I have said many times, there is no means to an end, the means are the end. The thing you are looking for in practice is found in the training itself. Embracing discipline will reveal your higher self. The purpose of the path is for it to become so routine that it isn't a path at all. Arriving is found in the striving, but once you stop moving the need arises again and again. Concurrently, looking for satisfaction through a hack will lead to another hack, and another. So what is your chosen path?
This subject could be controversial. This blog post could ask questions and answer them so as to suit closed minds. But it won't. There is enough of that in the world as it is. This post addresses Taiji-Qigong practice as I practice it and teach it. For the rest of this post, Taiji-Qigong is addressed as "practice".
Practice doesn't have to hard, but it should be challenging. Practice should be slow, but it should at times be fast. Practice should include enough of the type of movement that challenges, heals, and improves function in the practitioner's body. Practice should include stillness so that the practitioner better understands her/his body. Practice should include silence so the practitioner can address the nature of mind. Practice should include some partner work, if practical, so the practitioner can understand others. Practice should be consistent and routine. Practice should be fun. If it isn't, the practitioner should reconsider, refine, or reform. Practice alternates between stillness and movement, and the goal is to develop each of those qualities equally. Neither of those qualities take precedence over the other.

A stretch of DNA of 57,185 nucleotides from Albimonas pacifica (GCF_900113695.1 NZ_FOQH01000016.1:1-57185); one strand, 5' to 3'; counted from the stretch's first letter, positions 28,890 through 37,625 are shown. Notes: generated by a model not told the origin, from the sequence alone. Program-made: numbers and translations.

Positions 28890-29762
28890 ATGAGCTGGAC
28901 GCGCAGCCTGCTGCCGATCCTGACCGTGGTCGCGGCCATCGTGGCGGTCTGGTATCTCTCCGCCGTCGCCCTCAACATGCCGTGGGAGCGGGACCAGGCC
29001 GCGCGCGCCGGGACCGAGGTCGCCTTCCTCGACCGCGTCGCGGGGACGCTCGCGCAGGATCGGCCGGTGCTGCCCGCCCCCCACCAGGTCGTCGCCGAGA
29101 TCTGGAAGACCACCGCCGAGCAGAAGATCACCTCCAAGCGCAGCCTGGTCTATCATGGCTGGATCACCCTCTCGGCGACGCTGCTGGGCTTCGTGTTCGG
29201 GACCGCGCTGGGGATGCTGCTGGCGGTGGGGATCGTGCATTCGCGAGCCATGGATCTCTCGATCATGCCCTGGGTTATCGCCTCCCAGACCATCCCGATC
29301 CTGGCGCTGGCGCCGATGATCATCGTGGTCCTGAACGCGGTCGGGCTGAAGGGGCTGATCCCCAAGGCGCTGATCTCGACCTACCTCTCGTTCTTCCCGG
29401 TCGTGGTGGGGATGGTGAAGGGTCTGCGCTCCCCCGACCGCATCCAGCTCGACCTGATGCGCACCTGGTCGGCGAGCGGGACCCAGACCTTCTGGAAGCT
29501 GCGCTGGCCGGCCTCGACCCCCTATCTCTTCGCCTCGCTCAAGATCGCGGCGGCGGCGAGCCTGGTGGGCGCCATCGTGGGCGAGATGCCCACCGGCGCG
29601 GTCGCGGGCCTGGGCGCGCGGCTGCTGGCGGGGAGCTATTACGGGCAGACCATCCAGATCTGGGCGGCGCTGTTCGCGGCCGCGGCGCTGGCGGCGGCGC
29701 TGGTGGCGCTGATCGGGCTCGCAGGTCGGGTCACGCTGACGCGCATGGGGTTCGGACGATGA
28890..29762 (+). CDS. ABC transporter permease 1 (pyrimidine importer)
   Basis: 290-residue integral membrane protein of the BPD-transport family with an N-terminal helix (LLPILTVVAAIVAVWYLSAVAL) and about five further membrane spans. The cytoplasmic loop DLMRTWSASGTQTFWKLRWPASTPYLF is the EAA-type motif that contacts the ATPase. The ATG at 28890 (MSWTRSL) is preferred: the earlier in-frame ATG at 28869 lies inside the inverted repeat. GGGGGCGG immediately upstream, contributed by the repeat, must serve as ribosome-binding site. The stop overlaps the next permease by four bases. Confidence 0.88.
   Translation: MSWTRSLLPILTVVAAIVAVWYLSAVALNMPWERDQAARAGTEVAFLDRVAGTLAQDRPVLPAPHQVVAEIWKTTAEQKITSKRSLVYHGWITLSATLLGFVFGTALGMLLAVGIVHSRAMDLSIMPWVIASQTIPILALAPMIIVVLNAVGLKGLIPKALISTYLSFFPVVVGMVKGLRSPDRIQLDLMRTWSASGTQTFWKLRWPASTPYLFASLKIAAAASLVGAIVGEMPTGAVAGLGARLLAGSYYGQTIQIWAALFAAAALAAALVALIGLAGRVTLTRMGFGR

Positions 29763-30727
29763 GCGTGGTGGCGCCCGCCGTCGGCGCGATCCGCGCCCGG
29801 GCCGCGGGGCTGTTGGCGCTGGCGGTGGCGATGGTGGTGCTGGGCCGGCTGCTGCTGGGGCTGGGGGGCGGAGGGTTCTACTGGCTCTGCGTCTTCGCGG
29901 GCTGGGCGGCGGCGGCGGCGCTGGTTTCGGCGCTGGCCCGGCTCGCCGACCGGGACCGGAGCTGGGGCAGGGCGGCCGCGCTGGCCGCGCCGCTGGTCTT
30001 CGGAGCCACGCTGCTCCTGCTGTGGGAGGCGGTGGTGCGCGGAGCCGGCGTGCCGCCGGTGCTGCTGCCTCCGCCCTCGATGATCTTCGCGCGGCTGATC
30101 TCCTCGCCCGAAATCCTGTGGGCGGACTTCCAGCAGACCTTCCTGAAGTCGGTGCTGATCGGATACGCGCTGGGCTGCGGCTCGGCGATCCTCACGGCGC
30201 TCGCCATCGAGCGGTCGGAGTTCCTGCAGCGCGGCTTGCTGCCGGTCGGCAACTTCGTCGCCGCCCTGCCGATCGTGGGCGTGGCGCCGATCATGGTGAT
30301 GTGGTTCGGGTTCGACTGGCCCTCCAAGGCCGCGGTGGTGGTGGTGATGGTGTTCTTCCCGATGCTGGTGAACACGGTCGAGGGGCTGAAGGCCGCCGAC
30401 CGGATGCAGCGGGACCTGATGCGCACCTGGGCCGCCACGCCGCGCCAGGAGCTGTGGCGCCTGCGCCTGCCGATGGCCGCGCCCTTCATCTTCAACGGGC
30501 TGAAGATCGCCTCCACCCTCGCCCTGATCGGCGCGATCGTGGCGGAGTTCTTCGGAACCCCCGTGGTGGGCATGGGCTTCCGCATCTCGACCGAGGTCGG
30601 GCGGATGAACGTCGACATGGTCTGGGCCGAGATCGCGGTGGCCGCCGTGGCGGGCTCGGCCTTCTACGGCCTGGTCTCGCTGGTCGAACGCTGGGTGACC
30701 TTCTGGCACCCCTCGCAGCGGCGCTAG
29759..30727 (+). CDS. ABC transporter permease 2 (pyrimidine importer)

Practice may include a choreographed form, but that is not necessary. Practice can be the same every day, but is better if it is mixed up. Practice should include strength training; stretching and flexibility; relaxation; agility training; balance training; cognitive training; meditation; energy work; standing practice; compassion; focus training; and proper diet and rest. These are the basic components of practice.
The specifics of training are determined by one's teacher, needs, likes and dislikes. Don't get stuck on a fixed idea as to what determines proper training. Understand the basic components of "practice" and build your routine from there. The rest is just icing on the cake.
Again, the basic components of practice: strength training; stretching and flexibility; relaxation; agility training; balance training; cognitive training; meditation; energy work; standing practice; compassion; focus training; and proper diet and rest.
The Full Moon of July, Guru Purnima. When we honor the teacher, we are in effect honoring the teaching. The Perennial Teaching has been passed down through time, transmitted by those who have some understanding and a leading to share. In different cultures and different times it has changed and adapted, but in essence the message is the same. Once one gets it, the message seems simple and at times overblown. But if one is lost in the Matrix, it couldn't be more timely, more necessary.
Let's face it. At some point in life we trust our emotions, our senses, our neighbors, our egos, the mythologies we have been fed, and the fear behind them. And accordingly we spin through life till things seem out of control. And as the saying goes, when the student is ready the teacher appears.
One of my teachers once said to consider that when the teacher is pointing toward the moon, his/her focus may not be the moon at all, but something beyond. The teacher, in the shadow of said moon, is simply passing on what is necessary for the student. Often, the student rejects it, doesn't digest it, or mistakes it for something else altogether. But once it is out there it takes on a life of its own. It can, and often will, come back around again.
And the teaching is more than words, more than practice. Traditionally, the word Dharma is interpreted as the way, or path, indicating more than just words or teaching, but action, commitment. And once we take that step, putting it into action, becoming the teaching, life can and will never be the same.